Despite the best efforts of Emmerdale and ARC to piss all over people with DS and their Yuletide celebrations, here at HMP Stripey we are already getting into the festive spirit with a vengeance. On Friday, sick of spending a bloody fortune on delivery charges, I treated myself to an in-person visit to Sainsbury’s.
Face mask – check.
Hand sanitiser – check.
Nail-studded baseball bats strapped to back – check (wrapped in tinsel – it is Advent, after all).
It felt like a cross between a dangerous mission and an illicit love-tryst, going into an actual shop for the first time in months and browsing at things that are not, strictly speaking, essential for my day-to-day needs, like Christmas pyjamas, colourful table runners, and candles that smell absolutely nothing like figgy pudding. I was really disappointed to find that they hadn’t got any of the ‘Pugs and Kisses’ variety among their collection of Yankee candles. I’m really intrigued to find out what the fragrance of that might be. Pug farts? Burning dog hair? Never mind. I came away with some praline syrup for my coffee and some nice things for the Christmas Eve box.
I make no secret of the fact that I find Christmas as a mum equally as exciting as I found it when I was a little child. And, as Freddie is maturing more slowly than his brother and sister did, I am selfishly quite glad that we get to keep the little kid Christmas magic for a while longer than most. Maybe forever. We all need a bit of magic in our lives, don’t we?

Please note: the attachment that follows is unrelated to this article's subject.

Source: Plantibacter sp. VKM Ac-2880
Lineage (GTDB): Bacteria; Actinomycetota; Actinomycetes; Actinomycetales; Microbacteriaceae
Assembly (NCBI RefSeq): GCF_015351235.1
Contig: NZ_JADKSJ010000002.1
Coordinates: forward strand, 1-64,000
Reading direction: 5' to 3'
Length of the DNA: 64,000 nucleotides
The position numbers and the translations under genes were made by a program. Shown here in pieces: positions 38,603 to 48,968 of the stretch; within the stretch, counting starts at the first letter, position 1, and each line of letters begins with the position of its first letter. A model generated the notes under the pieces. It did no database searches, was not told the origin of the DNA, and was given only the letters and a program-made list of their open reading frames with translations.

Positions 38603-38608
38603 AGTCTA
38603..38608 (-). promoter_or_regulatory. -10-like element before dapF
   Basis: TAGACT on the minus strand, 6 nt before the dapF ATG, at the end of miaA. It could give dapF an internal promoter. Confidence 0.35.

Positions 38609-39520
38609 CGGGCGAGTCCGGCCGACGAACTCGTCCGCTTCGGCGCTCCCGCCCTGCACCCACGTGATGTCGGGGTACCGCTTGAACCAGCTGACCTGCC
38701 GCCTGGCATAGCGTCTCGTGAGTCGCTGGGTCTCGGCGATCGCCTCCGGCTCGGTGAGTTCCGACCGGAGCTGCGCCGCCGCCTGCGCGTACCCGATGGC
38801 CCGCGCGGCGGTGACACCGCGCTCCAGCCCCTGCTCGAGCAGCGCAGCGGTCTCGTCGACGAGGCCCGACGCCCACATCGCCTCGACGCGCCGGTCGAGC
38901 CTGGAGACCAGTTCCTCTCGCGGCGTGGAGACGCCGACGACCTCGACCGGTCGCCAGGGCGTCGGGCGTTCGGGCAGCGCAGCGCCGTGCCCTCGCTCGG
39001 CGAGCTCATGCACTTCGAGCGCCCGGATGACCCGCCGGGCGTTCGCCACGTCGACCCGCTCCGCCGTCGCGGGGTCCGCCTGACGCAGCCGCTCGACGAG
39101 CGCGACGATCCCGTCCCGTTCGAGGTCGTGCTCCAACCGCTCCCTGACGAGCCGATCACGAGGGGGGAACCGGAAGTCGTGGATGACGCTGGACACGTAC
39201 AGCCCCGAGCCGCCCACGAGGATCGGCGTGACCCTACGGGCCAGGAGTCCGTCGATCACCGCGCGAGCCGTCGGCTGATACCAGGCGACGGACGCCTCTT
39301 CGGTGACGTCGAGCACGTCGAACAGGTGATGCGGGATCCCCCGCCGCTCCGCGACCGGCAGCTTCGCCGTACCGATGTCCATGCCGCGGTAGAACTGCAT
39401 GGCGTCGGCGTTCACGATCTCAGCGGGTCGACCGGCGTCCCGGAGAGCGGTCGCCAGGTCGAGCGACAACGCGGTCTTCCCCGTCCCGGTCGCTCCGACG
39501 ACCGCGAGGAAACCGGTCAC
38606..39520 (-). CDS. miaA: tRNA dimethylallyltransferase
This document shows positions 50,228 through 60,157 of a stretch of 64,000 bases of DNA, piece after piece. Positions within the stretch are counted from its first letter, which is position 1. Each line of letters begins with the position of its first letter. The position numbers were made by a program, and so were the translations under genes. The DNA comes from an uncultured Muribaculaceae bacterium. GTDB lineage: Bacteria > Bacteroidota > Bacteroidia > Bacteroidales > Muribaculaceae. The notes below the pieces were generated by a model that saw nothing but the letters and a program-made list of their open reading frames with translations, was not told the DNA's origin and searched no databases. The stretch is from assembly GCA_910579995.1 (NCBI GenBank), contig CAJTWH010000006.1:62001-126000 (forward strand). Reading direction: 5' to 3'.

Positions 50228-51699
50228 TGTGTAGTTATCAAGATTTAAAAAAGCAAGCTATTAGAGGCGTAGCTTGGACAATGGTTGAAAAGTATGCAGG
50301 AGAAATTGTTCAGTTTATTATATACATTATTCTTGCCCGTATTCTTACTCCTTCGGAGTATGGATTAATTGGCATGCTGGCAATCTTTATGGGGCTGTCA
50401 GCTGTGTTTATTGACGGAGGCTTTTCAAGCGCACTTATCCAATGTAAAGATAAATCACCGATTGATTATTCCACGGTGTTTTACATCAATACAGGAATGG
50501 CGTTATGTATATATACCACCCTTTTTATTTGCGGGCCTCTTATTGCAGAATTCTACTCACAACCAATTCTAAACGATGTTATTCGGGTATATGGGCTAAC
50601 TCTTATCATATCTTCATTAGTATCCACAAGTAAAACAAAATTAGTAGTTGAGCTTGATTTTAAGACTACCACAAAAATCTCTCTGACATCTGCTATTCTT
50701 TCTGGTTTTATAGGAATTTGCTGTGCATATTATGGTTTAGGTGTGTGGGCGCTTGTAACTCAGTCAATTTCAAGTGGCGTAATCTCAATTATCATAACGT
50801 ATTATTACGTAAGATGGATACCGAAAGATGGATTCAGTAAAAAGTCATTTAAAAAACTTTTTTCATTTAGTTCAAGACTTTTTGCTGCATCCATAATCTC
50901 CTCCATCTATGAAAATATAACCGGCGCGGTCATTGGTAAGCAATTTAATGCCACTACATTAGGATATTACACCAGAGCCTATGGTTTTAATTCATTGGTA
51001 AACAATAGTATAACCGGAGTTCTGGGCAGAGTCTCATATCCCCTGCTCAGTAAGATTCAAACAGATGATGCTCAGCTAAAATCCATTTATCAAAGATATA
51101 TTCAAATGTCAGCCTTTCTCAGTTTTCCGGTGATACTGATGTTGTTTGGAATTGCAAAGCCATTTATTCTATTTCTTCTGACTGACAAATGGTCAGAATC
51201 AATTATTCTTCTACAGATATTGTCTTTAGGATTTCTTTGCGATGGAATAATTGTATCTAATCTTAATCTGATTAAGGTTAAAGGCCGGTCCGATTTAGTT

Unlike my friends in the posh county next door, here in the cheap seats we haven’t been given any official edict detailing the precise date and time at which residents are expected to switch on their Christmas lights or risk being run out of town by the neighbourhood watch on their mobility scooters. But, me being me, I would probably have ignored any such edict and put them up whenever I damn well liked anyway. So, on Saturday the first batch of mince pies was baked and consumed while me and my mother (put the phone down, Doreen, we’re a support bubble) assembled our new, fake, will-it-be-a-tree-or-a-giant-toilet-brush.
Prices for a decent, realistic-looking artificial tree seem to range from about £400-£1,000. My budget was £30, so I really didn’t hold great hopes for the contents of the box that has been standing in my hallway for the last two weeks, whispering of disappointment.